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Homewood hails vets

November 14, 2000

Homewood hails vets



By MARLO BARNHART / Staff Writer


WILLIAMSPORT - A WAVE in the U.S. Navy during World War II, Bonnie Allen's job was to send codes to American ships.

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One of her fondest memories of her wartime service as a WAVE - Women Accepted for Volunteer Emergency Service - involves the man she married, a serviceman who wangled himself a transfer into her unit for a special reason.

"He liked my legs," Allen, 75, told a group of several dozen other World War II veterans, all residents of Homewood Retirement Village who gathered Tuesday for a Veterans Day observance.

The observance was the brainchild of Homewood residents Robert Kefauver, Frank Rohland and Mabel Beachley.

Beachley, who is not a veteran, worked with Rohland and Kefauver, both World War II veterans, to get the word out to residents to share their military memories and memorabilia.

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"More than 50 residents responded," Beachley said. "It was overwhelming."

Kefauver said memorabilia contributions included uniforms, medals, mess kits, C rations, dogtags and even a Christmas 1944 military post menu. There were also pictures showing how the residents looked back in the 40s.

The idea expanded into a breakfast and then a program/flag ceremony put on by the Morris Frock American Legion Post and a mock canteen, according to Katie Socks, Homewood Community recreation specialist.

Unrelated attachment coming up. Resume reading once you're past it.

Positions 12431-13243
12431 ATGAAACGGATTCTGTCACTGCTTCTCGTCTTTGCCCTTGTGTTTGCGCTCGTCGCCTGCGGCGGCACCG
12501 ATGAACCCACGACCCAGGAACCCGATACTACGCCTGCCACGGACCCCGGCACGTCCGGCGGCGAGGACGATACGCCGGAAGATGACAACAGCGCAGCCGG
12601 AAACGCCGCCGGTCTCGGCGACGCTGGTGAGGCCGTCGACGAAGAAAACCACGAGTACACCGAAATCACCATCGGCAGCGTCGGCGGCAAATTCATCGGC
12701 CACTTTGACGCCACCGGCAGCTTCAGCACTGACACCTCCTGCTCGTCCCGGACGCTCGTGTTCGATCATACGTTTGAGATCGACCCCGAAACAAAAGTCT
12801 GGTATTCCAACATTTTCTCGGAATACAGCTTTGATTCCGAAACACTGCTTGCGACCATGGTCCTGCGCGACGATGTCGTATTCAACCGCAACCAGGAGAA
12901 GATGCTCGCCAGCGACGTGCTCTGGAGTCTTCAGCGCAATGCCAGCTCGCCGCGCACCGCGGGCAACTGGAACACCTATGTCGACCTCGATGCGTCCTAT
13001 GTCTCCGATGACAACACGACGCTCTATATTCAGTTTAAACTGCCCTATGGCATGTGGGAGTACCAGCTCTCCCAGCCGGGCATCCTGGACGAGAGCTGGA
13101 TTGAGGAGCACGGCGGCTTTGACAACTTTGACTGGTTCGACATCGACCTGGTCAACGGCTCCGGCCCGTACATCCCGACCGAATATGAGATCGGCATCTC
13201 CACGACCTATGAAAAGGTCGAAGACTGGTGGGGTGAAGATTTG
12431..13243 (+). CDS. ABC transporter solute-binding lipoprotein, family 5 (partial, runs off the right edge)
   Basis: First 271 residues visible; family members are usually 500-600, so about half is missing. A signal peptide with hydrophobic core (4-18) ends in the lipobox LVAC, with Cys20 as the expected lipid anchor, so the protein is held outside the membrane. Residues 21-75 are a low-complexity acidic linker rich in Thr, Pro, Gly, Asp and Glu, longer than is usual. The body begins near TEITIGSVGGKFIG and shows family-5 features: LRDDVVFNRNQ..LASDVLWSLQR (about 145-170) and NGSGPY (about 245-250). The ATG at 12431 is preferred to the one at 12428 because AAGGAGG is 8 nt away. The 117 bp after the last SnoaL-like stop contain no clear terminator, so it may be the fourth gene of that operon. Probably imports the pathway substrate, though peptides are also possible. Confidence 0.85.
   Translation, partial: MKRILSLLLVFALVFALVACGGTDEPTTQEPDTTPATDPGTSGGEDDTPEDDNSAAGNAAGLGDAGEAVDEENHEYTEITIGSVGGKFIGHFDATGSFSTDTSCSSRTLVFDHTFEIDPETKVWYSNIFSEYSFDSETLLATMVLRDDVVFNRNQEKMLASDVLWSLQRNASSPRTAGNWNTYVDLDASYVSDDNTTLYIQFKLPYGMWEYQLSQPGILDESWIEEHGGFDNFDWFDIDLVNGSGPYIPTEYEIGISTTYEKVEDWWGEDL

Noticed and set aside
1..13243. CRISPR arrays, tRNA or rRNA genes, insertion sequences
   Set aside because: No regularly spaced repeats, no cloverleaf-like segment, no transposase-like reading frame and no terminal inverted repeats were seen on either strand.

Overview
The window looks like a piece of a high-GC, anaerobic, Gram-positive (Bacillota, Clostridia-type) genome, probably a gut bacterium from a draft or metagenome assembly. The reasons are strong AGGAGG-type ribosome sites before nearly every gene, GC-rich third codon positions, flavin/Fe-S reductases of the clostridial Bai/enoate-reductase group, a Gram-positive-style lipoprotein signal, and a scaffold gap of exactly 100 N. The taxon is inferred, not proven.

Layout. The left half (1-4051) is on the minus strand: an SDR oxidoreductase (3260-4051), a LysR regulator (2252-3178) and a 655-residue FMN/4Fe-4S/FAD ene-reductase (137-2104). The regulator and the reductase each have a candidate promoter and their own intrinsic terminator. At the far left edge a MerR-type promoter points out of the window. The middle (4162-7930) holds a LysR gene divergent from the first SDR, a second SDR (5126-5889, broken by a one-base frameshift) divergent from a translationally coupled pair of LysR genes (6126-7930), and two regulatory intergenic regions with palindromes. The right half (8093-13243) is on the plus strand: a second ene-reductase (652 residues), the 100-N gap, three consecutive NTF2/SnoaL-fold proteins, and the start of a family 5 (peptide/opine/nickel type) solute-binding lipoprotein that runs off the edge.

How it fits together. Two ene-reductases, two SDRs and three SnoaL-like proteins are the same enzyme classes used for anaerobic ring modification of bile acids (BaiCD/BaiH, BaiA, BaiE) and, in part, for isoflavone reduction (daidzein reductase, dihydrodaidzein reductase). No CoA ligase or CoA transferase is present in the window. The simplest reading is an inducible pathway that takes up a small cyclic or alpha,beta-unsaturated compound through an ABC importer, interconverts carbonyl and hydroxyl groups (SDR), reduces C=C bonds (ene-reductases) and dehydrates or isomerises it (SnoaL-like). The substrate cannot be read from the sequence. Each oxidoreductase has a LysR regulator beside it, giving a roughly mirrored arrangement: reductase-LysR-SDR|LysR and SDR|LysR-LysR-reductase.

"There are so many veterans here and many of us didn't know his or her neighbor was also a veteran," Kefauver said.

Edward Yohman was with Gen. Patton's 3rd Army in Belgium and Germany. He was wounded and then served in The Netherlands.

"I was in Leipzig when they called the truce," Yohman said.

Milton Fuchsman's 11 years in the U.S. Navy included service in World War II and Korea.

"I was in Aden in 1951 and security was tight there then," Fuchsman said, referring to the recent bombing of the USS Cole in the same harbor. "It should have been tighter now."

Trudy Brown spoke briefly of her service as a nurse in China during the war. "I'm glad I got home," she said.

Joseph Webb said he joined the U.S. Army in July 1941 and served with the 2nd Armored Division.

"I was wounded in 1944 and spent the next 33 months in the hospital," Webb said.

John Vanderscoff was one of eight brothers and sisters who served in uniform during World War II. "I flew airplanes off carriers," he said.

He expressed gratitude that he and all of his siblings came home after the war, all proud to have served.

Hammond Rever, who was in the U.S. Army Quartermaster Corps, served 28 months in Europe.

"I went all the way through Europe to the occupation of Germany," Rever said.

Another 3rd Army veteran, Kefauver introduced his wife, Jean, and credited her daily letters during World War II with getting him through in one piece.

"This day is the beginning of Homewood's remembrance of all our veterans," Kefauver said. "The past has made us what we are today and we need to share those memories."

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